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Activatory Properties of Lysophosphatidic Acid on Human THP1 Cells

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Excessive leukocyte proliferation and proinflammatory mediators release represent common phenomena in several chronic inflammatory diseases. Multiple evidences identify lysophosphatidic acid (LPA), a small lipid endowed with pleiotropic activities,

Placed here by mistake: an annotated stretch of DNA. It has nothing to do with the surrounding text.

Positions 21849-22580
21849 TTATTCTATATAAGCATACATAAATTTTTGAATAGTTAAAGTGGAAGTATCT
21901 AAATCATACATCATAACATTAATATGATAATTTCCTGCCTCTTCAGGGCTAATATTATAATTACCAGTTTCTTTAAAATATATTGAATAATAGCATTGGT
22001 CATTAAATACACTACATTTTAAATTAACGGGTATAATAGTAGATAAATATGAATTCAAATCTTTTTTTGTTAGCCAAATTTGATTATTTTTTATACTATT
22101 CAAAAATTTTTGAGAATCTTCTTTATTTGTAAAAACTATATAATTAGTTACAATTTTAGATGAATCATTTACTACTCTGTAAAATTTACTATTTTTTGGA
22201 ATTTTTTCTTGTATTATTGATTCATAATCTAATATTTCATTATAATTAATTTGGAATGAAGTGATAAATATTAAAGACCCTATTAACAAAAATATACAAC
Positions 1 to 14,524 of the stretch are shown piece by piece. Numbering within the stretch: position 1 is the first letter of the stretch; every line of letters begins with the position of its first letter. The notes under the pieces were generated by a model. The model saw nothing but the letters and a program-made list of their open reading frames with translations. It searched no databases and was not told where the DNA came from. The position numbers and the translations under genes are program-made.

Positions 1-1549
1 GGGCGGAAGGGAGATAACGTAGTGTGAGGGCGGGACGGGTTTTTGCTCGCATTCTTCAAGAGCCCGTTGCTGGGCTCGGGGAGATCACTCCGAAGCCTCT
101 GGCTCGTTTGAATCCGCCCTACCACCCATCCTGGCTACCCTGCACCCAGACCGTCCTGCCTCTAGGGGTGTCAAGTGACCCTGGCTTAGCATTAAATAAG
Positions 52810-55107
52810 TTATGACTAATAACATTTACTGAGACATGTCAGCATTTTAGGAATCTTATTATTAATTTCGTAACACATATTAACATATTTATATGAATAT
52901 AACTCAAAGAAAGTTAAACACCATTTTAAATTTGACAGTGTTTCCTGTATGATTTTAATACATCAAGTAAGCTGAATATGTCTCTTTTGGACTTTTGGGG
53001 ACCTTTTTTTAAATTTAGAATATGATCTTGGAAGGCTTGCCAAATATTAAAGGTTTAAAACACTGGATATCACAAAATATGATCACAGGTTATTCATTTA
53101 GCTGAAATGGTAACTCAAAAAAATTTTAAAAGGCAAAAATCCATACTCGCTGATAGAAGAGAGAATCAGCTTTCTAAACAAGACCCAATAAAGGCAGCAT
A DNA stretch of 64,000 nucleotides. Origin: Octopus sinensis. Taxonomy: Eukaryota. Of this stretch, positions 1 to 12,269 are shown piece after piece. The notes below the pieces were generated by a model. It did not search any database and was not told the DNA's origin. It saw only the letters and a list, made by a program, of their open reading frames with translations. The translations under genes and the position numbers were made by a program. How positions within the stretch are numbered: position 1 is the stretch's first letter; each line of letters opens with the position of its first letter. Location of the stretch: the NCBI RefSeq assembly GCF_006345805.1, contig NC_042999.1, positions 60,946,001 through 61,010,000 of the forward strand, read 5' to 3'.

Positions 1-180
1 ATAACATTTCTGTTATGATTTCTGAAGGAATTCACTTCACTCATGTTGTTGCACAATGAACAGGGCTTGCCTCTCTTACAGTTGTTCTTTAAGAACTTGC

Activatory Properties of Lysophosphatidic Acid on HumanTHP-1 Cells F. D _ Aquilio, 1 M. Procaccini, 1 V. Izzi, 1 V. Chiurchiu _ , 1 V. Giambra, 1 F. Carotenuto, 2 P. Di Nardo, 2 and P. M. Baldini 1,3  Abstract   —Excessive leukocyte proliferation and proinflammatory mediators release represent com-mon phenomena in several chronic inflammatory diseases. Multiple evidences identify lysophospha-tidic acid (LPA), a small lipid endowed with pleiotropic activities, as an important modulator of bothproliferation and activation of different cell types involved in several inflammation-associated patho-logies. However, its possible role on monocyte proinflammatory activation is not fully understood yet.Aim of the present study was to investigate LPA effects on THP-1 cells in terms of proliferation,reactive oxygen intermediates (ROI) production and release of arachidonic acid-derived inflammatorymediators. Actually, LPA significantly increased both DNA synthesis and ROI production as well asprostaglandin E 2  release and the upregulation of LPA 3  receptor expression. These findings identifiedLPA as both a growth factor and a triggering mediator of proinflammatory response in THP-1 cells. KEY WORDS:  arachidonic acid metabolites; LPA receptors; lysophosphatidic acid; proliferation; reactiveoxygen intermediates. INTRODUCTION Lysophosphatidicacid(LPA),amultifunctionalbioactivephospholipid, influences a broad spectrum of biologicalresponses which are species, tissue and cell specific [1]. LPA exerts many of its activities binding to a family of G protein-coupled receptors (GPCRs), nowadays termedLPA 1 , LPA 2  and LPA 3 , which are able to activate mul-tiple intracellular signalling pathways [2].In the immune system, dendritic cells, mast cells andmacrophages are the principal LPA sources [3]. Recent evidences have shown that LPA is involved in the de-velopment of normal immunological reactions modulatingimmune cell activities and functions [4]. Moreover, LPAplays an important mitogenic role which couples with itsstimulatory activity on diverse cell types implicated in thepathogenesis of several human diseases characterized bychronic inflammation [5, 6]. Excessive cell proliferation and activation areimportant processes involved in vascular damage [7]. These processes were initially believed to exclusivelyoccur in smooth muscle cells; at present, it is knownthat they can also occur in inflammatory cells includingmonocytes/macrophages and T-lymphocytes [8]. In this context, the presence of locally released solublemediators, to whom cells respond synthesizing and 0360-3997/06/0400-0129/0 #  2006 Springer Science+Business Media, Inc.  Inflammation, Vol. 29, Nos. 4  Y  6, December 2005 ( #  2006) DOI: 10.1007/s10753-006-9008-9 129 1 Department of Biology, University of Rome  B Tor Vergata’’, Viadella Ricerca Scientifica, 00133 Rome, Italy. 2 Department of Internal Medicine, Laboratory of Cellular and Molec-ular Cardiology, University of Rome  B Tor Vergata’’, Rome, Italy. 3 To whom correspondence should be addressed at Department of Biology, University of Rome  B Tor Vergata’’, Via della RicercaScientifica, 00133 Rome, Italy. E-mail: baldini@uniroma2.it  Abbreviations : AA, Arachidonic Acid; DCF-DA, DichlorofluoresceinDiacetate; DPI, Diphenylene Iodinium; EIA, Enzyme Immunoassay;FBS, Foetal Bovine Serum; GAPDH, Glyceraldehyde PhosphateDehydrogenase; GPCR s , G-Protein Coupled Receptors; LPA,Lysophosphatidic Acid; LTB 4 , Leukotriene B 4 ; NADPHox, NADPHoxidase; PBMC, Peripheral Blood Mononuclear Cells; PGE 2 ,Prostaglandin E 2 ; ROI, Reactive Oxygen Intermediates; RT-PCR,Reverse Transcriptase-Polymerase Chain Reaction; SDS, SodiumDocecyl Sulphate; TCA, TriChloroAcetate.  releasing several biologically active molecules, such asarachidonic acid metabolites and reactive oxygenintermediates (ROI), may contribute to lesion initiationand progression [9, 10]. In particular, ROI produced by NADPH oxidase (NADPHox), the principal ROI sourcein phagocytic cells [11], have been demonstrated to playan important role in determining the oxidative stress atinflamed sites, thus worsening the effects of arachidonicacid metabolites release [12, 13]. Among the latter, prostaglandins and leukotrienes generated by cycloxy-genases and 5-lypoxygenase, respectively, are the mostpowerful inflammatory lipid mediators [14]. In order to shed light on its capability to activateTHP-1 cells, LPA effects on key events of inflammatoryresponse, such as proliferation, ROI production andrelease of arachidonic acid metabolites, were investigat-ed. Our results demonstrated that LPA is able to promoteTHP-1 cell activation leading to enhanced cell growthand simultaneous ROI and prostaglandin E 2  (PGE 2 )release probably by means of a mechanism involvingthe stimulation of LPA 3  receptor. MATERIALS AND METHODSCell Culture The human monocytic cell line THP-1, used toavoid inter- and intraspecific variability of peripheralblood mononuclear cells (PBMC), was obtained fromAmerican Type Culture Collection (Manassas, VA), cul-tured in Falcon flasks with RPMI-1640 medium supple-mentedwith10%foetalbovineserum(FBS),L-glutamine(2 mM), streptomycin (100 m g/ml), penicillin (100 U/ml),sodiumpyruvate(100 m g/ml),andmaintainedat37 - Cinahumidified atmosphere containing 5% CO 2 . Cells wereserum starved before each experiment to rule outpossible interferences with cell growth due to serumcomponents. In all experiments, to determine cell via-bility, monocyte cultures were stained with Trypan blueat specific timepoints after treatment with differentreagents. Stained vs living cells were counted under amicroscope using a Neubauer modified chamber. DNA Synthesis Assay THP-1 cells were cultured in Falcon flasks 75 cm 2 and seeded in 30  15 mm dishes with serum-freemedium (1  10 6 cells/well). Cells were challenged withdifferent concentrations of LPA (0.1  Y  20  m M) for 3, 6 and9 h. In a series of experiments, cells were pretreated withKi16425 (10  m M) for 30 min before LPA addition. [ 3 H]-thymidine incorporation into DNA was used to measurethe mitogenic response of THP-1 cells. Cells were pre-treated with Ki16425 for 30 min, pulsed with [ 3 H]-thymidine (1  m Ci/ml) and then challenged with LPA for the requested times. Cells were then harvested by cen-trifugation and treated with 5% TCA at 4 - C for 15 min.The TCA-insoluble fraction was resuspended in 0.1%SDS in NaOH (200 mM) and samples were counted for radioactivity, after addition of 3.5 ml Optifluor, by aliquid scintillation counter (Tricarb 2180/TR, PackardInstruments, Downers Grove, IL). Reverse Transcriptase-Polymerase Chain Reaction(RT-PCR) and LightCycler-PCR Analysis Total RNA isolation and purification were carriedout by SV Total RNA Isolation System (Promega)according to the manufacturer  _ s instructions. Briefly, totalRNA was extracted from 3  10 6 THP-1 cells treated or not with LPA (1  m M) for 6 h. Total RNA quantity andquality were assessed by UV absorbance at 260 nm andelectrophoresis on agarose/formaldehyde gel, respective-ly. For RT-PCR analysis, cDNA was retro-transcribedfrom 2 m g of total mRNA for 1 h at 37 - C in an incubationbuffer containing deoxynucleotide triphosphate (dNTP,250  m M each), random primers p(dN) 5  (Roche), RNaseinhibitor and RNA murine Moloney leukaemia virusreverse transcriptase (200 U, Promega). For classic PCRanalysis, an aliquot of each RT product (2  m l) wasamplified in a final volume of 50  m l using PCR buffer containing dNTP (160  m M), primers designed to amplifythe mRNA of human LPA receptors (15 pmol each,Invitrogen) and Taq polymerase (1 U Amersham Pharma-cia Biotech.). All samples were subjected to the followingreaction conditions: 30 cycles at 94 - C for 2 min, 94 - C for 30s,(60 - Cfor30sforLPA 2  and 58 - C for 30 s for LPA 1 ,LPA 3  and GAPDH), 72 - C for 30 s, followed by a finalextension at 72 - C for 3 min. Expression levels of recep-tor mRNAs in THP-1 cells were quantified by normal-ising their respective mRNAs levels to the housekeepinghuman GAPDH mRNA levels. The amplified fragmentswere then separated by electrophoresis on agarose gel1  Y  2% in TAE buffer and visualized by ultraviolettransillumination.For LightCycler-PCR, an aliquot of each RTreaction product (2  m l) was amplified using the Light-Cycler FastStart DNA master SYBR Green I (Roche 130  D _ Aquilio, Procaccini, Izzi, Chiurchiu _ , Giambra, Carotenuto, Di Nardo, and Baldini  Diagnostic) and primers (10 pmol each). The reactionsfor LPA receptors were undergoing to 95 - C for 10 minfollowed by 45 cycles 94 - C for 10 s, (60 - C for 5 s for LPA 2 , 58 - C for 10 s for LPA 3 , 60 - C for 20 s for LPA 1 ),72 - C for 15 s, and one melting curve analysis from95 - C, 65 - C for 15 s and to 95 - C for 10 min, using theLightCycler instrument (Roche). The GAPDH reactionwas undergoing to 95 - C for 10 min followed by 45cycles 94 - C for 10 s, 58 - C for 20 s, 72 - C for 15 s, andone melting curve analysis from 95 - C, 65 - C for 15 sand to 95 - C, using the LightCycler instrument (Roche).The expression levels of receptor mRNAs werequantified by normalizing the mRNA levels to thehousekeeping human GAPDH mRNA by an externalstandard curve (LightCycler operator  _ s Manual). Theexternal standard curve was created with dilutions of genomic DNA, amplified with LPA 3  primers. Evaluation of ROI Production by 2 0 ,7 0 -Dichlorofluorescein (DCF) Fluorescence The samples (2  10 6 cells) were loaded with thefluorescent indicator DCF-DA (10  m M) for 30 min at37 - C in the dark. DCF-DA diffuses through the cellmembrane and is hydrolyzed by intracellular esterase tononfluorescent DCF deacetylated, which is then rapidlyoxidized to highly fluorescent DCF in the presence of ROI. The DCF fluorescence intensity is proportional tothe amount of intracellular ROI formed [15]. After the incubation with the fluorescent dye, cells were collected,centrifuged for 5 min at 1,200 rpm at room temperature,resuspended in serum-free medium and challenged withdifferentLPA concentrations(0.1  Y  20 m M) for3,6and9h.When requested, THP-1 monocytes were pretreated withdiphenylene iodinium (DPI, 10 j 8 M), a specific inhibitor of NADPH oxidase, and Ki16425 (10  m M), a LPA 1  andLPA 3 receptorantagonist,for 1hand30min,respectively,before LPA addition. Fluorescence was measured under continuous magnetic stirring and controlled temperature(37 - C) in a Perkin-Elmer luminescence spectrometer (Model LS-5) equipped with a chart recorder (Model R100A),withexcitationwavelengthat485nmandemissionwavelengthat530nmusing5and10nmslitsrespectively,foreachlightpath.ResultswereexpressedasFluorescenceIntensity, reported as Fluorescence Units (F.U.), respect tocells loaded with only DCF-DA (C). Primer SequenceLPA 1  sense 5 0 -CGGCGGGTAGTGGTGGTC-3 0 LPA 1  antisense 5 0 -GTCGCGGTAGGAGTAAATGATG-3 0 LPA 2  sense 5 0 -GTCGAGCCTGCTTGTCTTC-3 0 LPA 2  antisense 5 0 -CCAGGAGCAGTACCACCTG-3 0 LPA 3  sense 5 0 -TCGCGGCAGTGATCAAAAACAGA-3 0 LPA 3  antisense 5 0 -ATGGCCCAGACAAGCAAAATGAGC-3 0 GAPDH sense 5 0 -CATGGGTGTGAACCATGAGAAG-3 0 GAPDH antisense 5 0 -GTGGCTGTTGAAGTCAGAGGAG-3 0 Fig. 1.  LPA effects on THP-1 cell growth. THP-1 cells were grown in RPMI-1640 plus 10% FBS and serum-starved before each experiment to rule out possible interferences with cell growth due to serum components. Cellswere challenged with different LPA concentrations (1  Y  5  2 M) for 3, 6 and 9 h. [ 3 H]-thymidine incorporation intoDNA was assessed as reported in the Materials and Methods section. Data are reported as mean  T  SD of 4different experiments.  *  P < 0.05, as reported from Student _ s  t   test in respect to untreated cells (C). 131 Properties of Lysophosphatidic Acid on Human THP-1 Cells  132  D _ Aquilio, Procaccini, Izzi, Chiurchiu _ , Giambra, Carotenuto, Di Nardo, and Baldini  Roi Generation as Assessed by Microscopy Analysis ROI generation was carried out on glass chamber slides. 3  10 6 cells were labelled with the peroxide-sensitive fluorescent dye 2 0 ,7 0 dichlorofluorescein diace-tate (DCF-DA, 10  m M) and incubated for 6 h in thepresence or absence of LPA plus or minus DPI (10 j 8 M)or Ki16425 (10  m M), as described above. Intracellular fluorescence was monitored using a fluorescencemicroscope (Leica DMRB; objective:   200). Signal-based averaging was used to quantitate the fluorescencesignal from five randomly selected fields (Delta SystemSoftware). [ 3 H]-Arachidonic Acid Release Assays THP-1 cells were seeded in 30  15 mm dishes withserum-free medium (1  10 6 cells/well) and labelled for 3 h with 1  m Ci [ 3 H]-arachidonic acid (AA) (spec. act.202.4 Ci/mmol) at 37 - C as previously described [16].To remove non-specific binding of [ 3 H]-AA to cellsurface prior to agonist stimulation, culture mediumwas eliminated, cells resuspended in serum-freemedium and challenged with different LPA concen-trations (1  Y  20  m M) for 6 h. When requested, cells werepretreated with Ki16425 (10  m M) for 30 min before LPAaddition. After treatment, supernatants were collected,centrifuged at 1,200 rpm for 5 min to remove suspendedcells and 100  m l aliquots were added to 3 ml Optifluor and analyzed by a liquid scintillator counter. Resultswere expressed as [ 3 H]-AA cpm/1  10 6 cells. Measurement of Leukotriene B 4  and ProstaglandinE 2  Release 3  10 6 cells/well were pre-treated or not withKi16425 (10  m M) for 30 min, challenged or not withLPA (1  m M) for 6 h and, at the end of experimentaltime, supernatants were collected and Leukotriene B 4 (LTB 4 ) and Prostaglandin E 2  (PGE 2 ) levels in themedium were determined by enzyme immunoassay(EIA) (Cayman Chemical), following manufacturer  _ sinstructions. Briefly, 50  m l LTB 4  standard or sampleswere added to the pre-coated mouse monoclonal anti-rabbit IgG macrotitre plates. Subsequently, 50  m l LTB 4 tracer and 50  m l monoclonal antiserum of LTB 4  wereadded into each well and the mixture was incubatedovernight at 4 - C. After incubation, the content in eachwell was removed and the wells were washed 5 timeswith PBS buffer containing 0.05% Tween-20. Analiquot of 200  m l Ellman _ s reagent was added intoeach well, and the mixture was incubated for 2 h atroom temperature with occasional shaking. The solutionoptical density was determined by a multi-well spectro-photometer (ELISA reader) at 405 nm. A similar proce-dure was performed for PGE 2  release determination,using pre-coated goat polyclonal anti-mouse IgG macro-titre plates. LTB 4  and PGE 2  concentration in each samplewas calculated as the concentration corresponding tosample _ s optic density (O.D.) values plotted on respec-tive standard built-in curves. Values were reported aspercentile increase in respect to control (C). Reagents RPMI 1640, glutamine, penicillin (100 U/ml), andstreptomycin (100  m g/ml) were from Eurobio Labora-toires. Foetal Bovine Serum (FBS) was from GIBCO(Grand Island NY, USA). LPA (C18:1, 1-oleoyl-sn-glycerol-3-phosphate), trypan blue, DPI, Ki16425 and2 0 ,7 0 -dichlorofluorescein diacetate (DCF-DA) were fromSigma Chemicals. [ 3 H]-thymidine (20 Ci/mmol), [ 3 H]-arachidonic acid (202.4 Ci/mmol) from Amersham Bio-sciences. Random primers, murine Molooney leukaemiavirus reverse transcriptase, LPA receptors and GAPDHprimers were purchased from Invitrogen. Taq polymerasewas from Amersham Pharmacia Biotech. SV Total RNAIsolation System was from Promega. LightCycler Fast-Start DNA master SYBR Green I kit and all other reagentfor LightCycler-PCR were from Roche Diagnostic.Leukotriene B 4  and Prostaglandin E 2  assay kits werepurchased from Cayman Chemical. Statistical Analysis Data distribution was preliminarily verified by theKolmogorov  Y  Smirnov test. Each experiment set wasindependently performed and compared with the samecontrol by Student _ s  t  -test. Quantitative data wereexpressed as the mean T SD of at least four replicatedeterminations, except where otherwise indicated. Dif- Fig. 2.  LPAeffects on ROI production inTHP-1 cells. THP-1cells werelabelledwithDCF-DA(10 2 M) asreportedintheMaterials and Methodssection and ROI production was assessed after cell exposure to differentLPA concentrations (1  Y  5  2 M) for 3, 6 and 9 h (a) or after cell exposureto LPA (1  2 M) for 6 h (b). In the experiments with DPI (10 j 8 M), cellswere pre-treated with the inhibitor for 1 h before LPA addition. Resultsare expressed as Fluorescence Intensity, reported as Fluorescence Units(F.U.), in respect to cells loaded with DCF-DA only (C). Micrographswere acquired as reported in the Materials and Methods section.Original magnification:   200. Data are reported as mean  T  SD of 4different experiments.  *  P  <0.05, as reported from Student _ s  t   test inrespect to untreated cells (C). 133 Properties of Lysophosphatidic Acid on Human THP-1 Cells